Word of Jerome’s disappearance spread. The kingdom of Navaria became uneasy as rumours of witchcraft at The Hand circulated.
“Natalya is no more a witch than I am. She would have no dealings with one either,” King Roman dismissed.
“Pay no mind, Your Majesty,” Doctor Hogran advised. “I’m afraid your brother wasn’t of sound mind. Falling to madness isn’t uncommon in your lineage.
The doctor’s comforting words were interrupted by Count Vasinov. Roman managed a smile in greeting to his cousin.
“Majesty,” said Vasinov soberly. “A member of your court has been arrested.”
“My court?” he enquired. “Whatever for?” The king worried that the rumours had forced the guards to The Hand.
“And who is this alleged witch?”
A shadow fell over the king’s face. ‘Have they taken Natalya?’ he wondered.
The doors were opened and General Drenisov came forward holding Perrin in custody. Perrin’s long face was expressionless.
“What is the meaning of this?” Roman demanded to know.
Drenisov kept his head held high.
“This man is a witch,” the young general stated for all present to hear. There was an audible gasp among the court. A woman close to Vasniov covered her mouth.
“You had better have damn good evidence to support that accusation, boy,” Roman snarled. “That man is a respected member of this court.”
Keeping a hand on the prisoners shoulder, Drenisov turned to two of his comrades who had followed behind him carrying a large wooden box between them. The box itself had no particular value. The laid the box before the king and flipped open the lid. Inside were severed limbs of young children, no older than seven years.
Roman grimaced. Vasinov stared into the box with a morbid fascination.
“You expect me to believe my most trusted adviser is responsible for this? Perrin has been in service to my family for generations.”
The rest of the court had been shocked into silence.
Drenisov replied, “I was appointed to flush out every last witch from this kingdom. I’m afraid that includes those close to, Your Majesty. My proof is the confession he made.” Drenisov slipped his hand inside the red jacket of the Navarian Guard he wore and produced a letter. He flicked it open and King Roman noticed Perrin’s signature at the bottom of the confession immediately.
The king addressed Perrin. “Surely you would deny this?”
Perrin shook his head but his face remained stoic. The lines around his lips and eyes had deepened. He had always been so full of life but now he looked old.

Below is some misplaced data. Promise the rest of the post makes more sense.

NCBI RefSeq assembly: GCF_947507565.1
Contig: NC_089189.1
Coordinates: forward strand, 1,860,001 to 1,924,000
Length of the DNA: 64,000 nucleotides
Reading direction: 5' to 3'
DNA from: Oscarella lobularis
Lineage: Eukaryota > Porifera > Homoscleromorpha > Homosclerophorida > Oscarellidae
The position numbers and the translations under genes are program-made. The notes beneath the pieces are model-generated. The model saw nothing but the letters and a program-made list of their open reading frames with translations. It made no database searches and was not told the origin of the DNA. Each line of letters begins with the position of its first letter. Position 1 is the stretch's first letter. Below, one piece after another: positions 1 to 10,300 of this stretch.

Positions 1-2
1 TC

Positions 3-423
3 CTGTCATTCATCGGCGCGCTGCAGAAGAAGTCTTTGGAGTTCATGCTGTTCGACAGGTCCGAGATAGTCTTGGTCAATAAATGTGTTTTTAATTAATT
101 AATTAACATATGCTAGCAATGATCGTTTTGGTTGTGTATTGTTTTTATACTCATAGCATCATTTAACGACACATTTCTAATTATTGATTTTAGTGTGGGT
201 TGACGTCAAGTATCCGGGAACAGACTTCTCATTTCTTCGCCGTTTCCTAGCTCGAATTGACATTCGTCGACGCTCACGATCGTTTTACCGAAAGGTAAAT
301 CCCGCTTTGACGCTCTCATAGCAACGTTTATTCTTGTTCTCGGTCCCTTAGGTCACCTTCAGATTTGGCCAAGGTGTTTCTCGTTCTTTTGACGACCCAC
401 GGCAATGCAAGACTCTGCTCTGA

“I am a witch, Majesty. I am a murderer of children.”
Roman cried out. “No! I do not accept your confession. You are innocent!”
A cloud of emotion finally broke through Perrin’s stony exterior. “It doesn’t matter.”
Drenisov spoke up again. “The penalty for this is death by burning,” he reminded his audience.
“I’m well aware,” Roman growled. “I will not permit this man to be put to death.”
Count Vasinov laid a comforting hand on his cousin’s shoulder. “I know it isn’t an easy decision to make but someone must answer for the deaths of those children. You do the kingdom a disservice if you do not punish accordingly and the man has confessed.”
“Why would you do this?” Roman pleaded. Perrin said nothing. The king couldn’t allow his court to see him falling victim to his own emotions. “Take him away,” Roman ordered.
After Drenisov and his guards cleared the way chatter fell among the court again.
“An innocent man is being put to death,” stated the king to Vasinov.
“I didn’t hear him proclaim his innocence. The do say witches can disguise themselves and live among us,” Vasinov said matter of factly. “Something certainly caused Jerome to behave the way he did.”
Roman again thought of Natalya.
“My kingdom is infested by witches, the man I placed my full trust in is to be burned as one of them and my brother is missing in what can only be assumed is an absence of sanity. The woman I love can’t be by my side.”
Vasinov shook his head sympathetically.
“It’s all a great burden on you, Your Majesty.”
Roman agreed. “Maybe I will be the one insane before the end of it all.”
Vasinov laughed uncomfortable. “Let’s hope not.”
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